The power of controlling the portal is more important than the specific thing people find at the end of it
But Amazon sells them, just like Google lists Amazon in its search results and Microsoft lets Apple put iTunes on Windows PCs. And for good reason. The power of controlling the portal is more important than the specific thing people find at the end of it. And when Amazon stacks the Kindle against other e-readers and tablets directly, it does a pretty good job of selling Kindles. The company, flatly, is good at retail — not because it relentlessly curates its storefront, but because it lets a million flowers bloom.
The way Amazon works — the way it has always worked — is that Amazon.com is the internet retailer of first resort. Whether you’re a casual or a dedicated customer, what’s projected is if you can’t buy it on Amazon, it doesn’t exist — and you didn’t want it anyway.
Traditionally, the point of Prime Video — the point of Amazon Prime — is for streaming video, discounted shipping, and other services to serve as a loss leader for retail sales. Maybe you get the subscription to watch videos, but you use it to buy things in the store. It’s the same way Wal-Mart gets you into the store with cheap books or DVDs, but gets you to leave the store with a new television set. It’s an old, powerful model that happens to work.
The ban on Apple and Google devices suggests that this balance has shifted. Amazon is not necessarily a retailer first. Now, the point of Prime Video might not just be to juice retail sales. The point of Prime Video is to sell Prime Video — and to support the broader Amazon-branded ecosystem.
I’ve been so confused by Amazon’s decision, I asked for help. James McQuivey and Sucharita Mulpuru are analysts at Forrester, with McQuivey focusing on digital disruptions and Mulpuru on retail. It turned out that they were puzzled about many of the same things as I was, but they also offered insight.
"In all [of Amazon’s] actions, what I think is consistent, is the self-serving nature of their positions and dubious sincerity around anything they actually say," Mulpuru said, adding that Amazon’s customer-first rhetoric has often been a ruse to improve its own position.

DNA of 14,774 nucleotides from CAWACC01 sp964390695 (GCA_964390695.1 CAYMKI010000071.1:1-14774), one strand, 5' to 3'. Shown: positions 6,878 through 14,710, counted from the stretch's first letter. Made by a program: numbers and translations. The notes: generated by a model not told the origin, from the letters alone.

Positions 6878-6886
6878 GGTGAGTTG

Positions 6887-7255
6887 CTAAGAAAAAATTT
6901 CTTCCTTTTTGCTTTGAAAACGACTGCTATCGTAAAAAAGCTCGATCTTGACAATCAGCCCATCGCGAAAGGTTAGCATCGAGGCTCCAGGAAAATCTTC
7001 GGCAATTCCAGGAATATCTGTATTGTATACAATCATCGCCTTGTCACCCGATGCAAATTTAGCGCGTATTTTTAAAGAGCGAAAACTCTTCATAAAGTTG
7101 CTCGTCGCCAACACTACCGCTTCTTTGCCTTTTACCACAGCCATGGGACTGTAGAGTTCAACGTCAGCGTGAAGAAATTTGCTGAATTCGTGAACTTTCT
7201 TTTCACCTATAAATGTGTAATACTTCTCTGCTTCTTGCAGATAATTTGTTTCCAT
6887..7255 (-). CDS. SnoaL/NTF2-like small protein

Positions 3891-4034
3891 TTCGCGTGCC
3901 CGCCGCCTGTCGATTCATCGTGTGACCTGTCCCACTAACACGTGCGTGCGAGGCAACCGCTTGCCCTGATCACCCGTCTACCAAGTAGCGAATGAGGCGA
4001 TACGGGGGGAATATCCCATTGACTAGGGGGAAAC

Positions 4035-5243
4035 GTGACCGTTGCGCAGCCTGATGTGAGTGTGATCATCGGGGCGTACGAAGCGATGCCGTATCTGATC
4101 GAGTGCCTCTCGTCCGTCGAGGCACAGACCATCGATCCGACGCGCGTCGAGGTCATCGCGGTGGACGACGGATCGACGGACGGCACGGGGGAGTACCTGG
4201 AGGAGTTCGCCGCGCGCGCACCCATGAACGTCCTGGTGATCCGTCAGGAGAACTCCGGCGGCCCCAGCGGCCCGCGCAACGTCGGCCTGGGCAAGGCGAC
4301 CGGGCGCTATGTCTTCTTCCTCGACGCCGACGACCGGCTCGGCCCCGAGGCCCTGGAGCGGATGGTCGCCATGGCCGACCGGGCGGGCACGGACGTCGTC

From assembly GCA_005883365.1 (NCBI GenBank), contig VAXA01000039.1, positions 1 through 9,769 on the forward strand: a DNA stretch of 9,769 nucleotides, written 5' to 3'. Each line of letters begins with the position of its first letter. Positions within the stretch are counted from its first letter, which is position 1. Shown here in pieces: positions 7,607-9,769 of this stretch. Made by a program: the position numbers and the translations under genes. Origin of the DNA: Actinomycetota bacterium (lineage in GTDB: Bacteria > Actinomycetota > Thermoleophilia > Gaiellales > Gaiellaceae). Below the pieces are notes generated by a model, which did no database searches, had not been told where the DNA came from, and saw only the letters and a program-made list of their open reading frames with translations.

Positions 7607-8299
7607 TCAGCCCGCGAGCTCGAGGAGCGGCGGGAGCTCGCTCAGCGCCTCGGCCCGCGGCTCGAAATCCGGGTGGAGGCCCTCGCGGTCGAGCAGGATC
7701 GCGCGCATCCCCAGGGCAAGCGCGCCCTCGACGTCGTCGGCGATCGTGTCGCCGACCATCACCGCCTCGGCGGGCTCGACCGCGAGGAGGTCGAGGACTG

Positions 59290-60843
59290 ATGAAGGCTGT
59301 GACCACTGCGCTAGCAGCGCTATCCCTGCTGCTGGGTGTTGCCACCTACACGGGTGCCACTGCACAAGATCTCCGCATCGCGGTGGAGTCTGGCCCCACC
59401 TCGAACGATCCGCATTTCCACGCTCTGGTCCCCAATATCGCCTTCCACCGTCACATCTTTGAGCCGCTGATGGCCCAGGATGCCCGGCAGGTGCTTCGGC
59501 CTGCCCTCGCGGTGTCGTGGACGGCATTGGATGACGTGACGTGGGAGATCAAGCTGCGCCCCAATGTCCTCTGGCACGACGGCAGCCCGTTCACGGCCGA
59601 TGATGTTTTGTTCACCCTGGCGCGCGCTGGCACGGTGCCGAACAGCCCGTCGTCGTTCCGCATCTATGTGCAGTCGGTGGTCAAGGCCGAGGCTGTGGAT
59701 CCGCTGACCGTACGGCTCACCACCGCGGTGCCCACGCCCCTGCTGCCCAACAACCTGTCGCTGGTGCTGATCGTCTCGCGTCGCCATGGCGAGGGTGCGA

"To claim that it's about ‘confusion’ is ludicrous," she says. "They could solve that by putting verbiage on their product detail page and in packaging that the items aren't compatible with Prime Video or whatever they think the cause of confusion is. I think it's pretty clear that this is about a push for market share in the increasingly competitive media world where the hardware is a powerful hook into the customer's home."
"Maybe the conversation got ugly and Amazon got huffy, and it led to this."
For McQuivey, the ban is likely the consequence of an "escalating conversation behind closed doors" that got out of hand. "I have to assume that there were behind-the-scenes conversations that involved Amazon trying to persuade these other companies to put Amazon Prime — clearly the number two paid streaming service in the US — on their devices. And maybe the conversation got ugly and Amazon got huffy, and it led to this," he says.
What McQuivey is most surprised by is that Amazon was willing to give up not just the sales revenue from Apple and Google video devices, but the data. Amazon could create an entire picture of Apple and Google’s customers — correlating their preferences, their other purchases, et cetera — to create a total map of its own markets. (The other possibility, he says, is that Amazon’s team already had such a picture and didn’t like what the data was telling them.)
However, McQuivey adds that the standoff may also be a function of the relative strength of Prime Video. "Award-winning shows, exclusive access to top content from other channels … Amazon Prime video is meaningfully differentiated in a way that iTunes and Google Play can't touch." In other words, Amazon may be more inclined to play poker because the company has a better hand.
This may all turn out to be posturing. Ultimately, it’s in Apple’s and Google’s interests to open up their television platform, as they’re beginning to do, just as it’s in Amazon’s interests to get its services on as many devices as possible and to sell anything and everything under the sun — the strategy it’s pursued so successfully for two decades.
The worst-case scenario is a continued creep toward the old telephone company model, with services, devices, ads, the tech stack, and the applications all being run by a single company. That’s the sort of customer-hostile practices the technology industry has always claimed it’s helped move us away from. But with each company devoting more and more resources to combat its rivals, everyone else — the partners, the independents, and especially the customers — can too easily pay the price.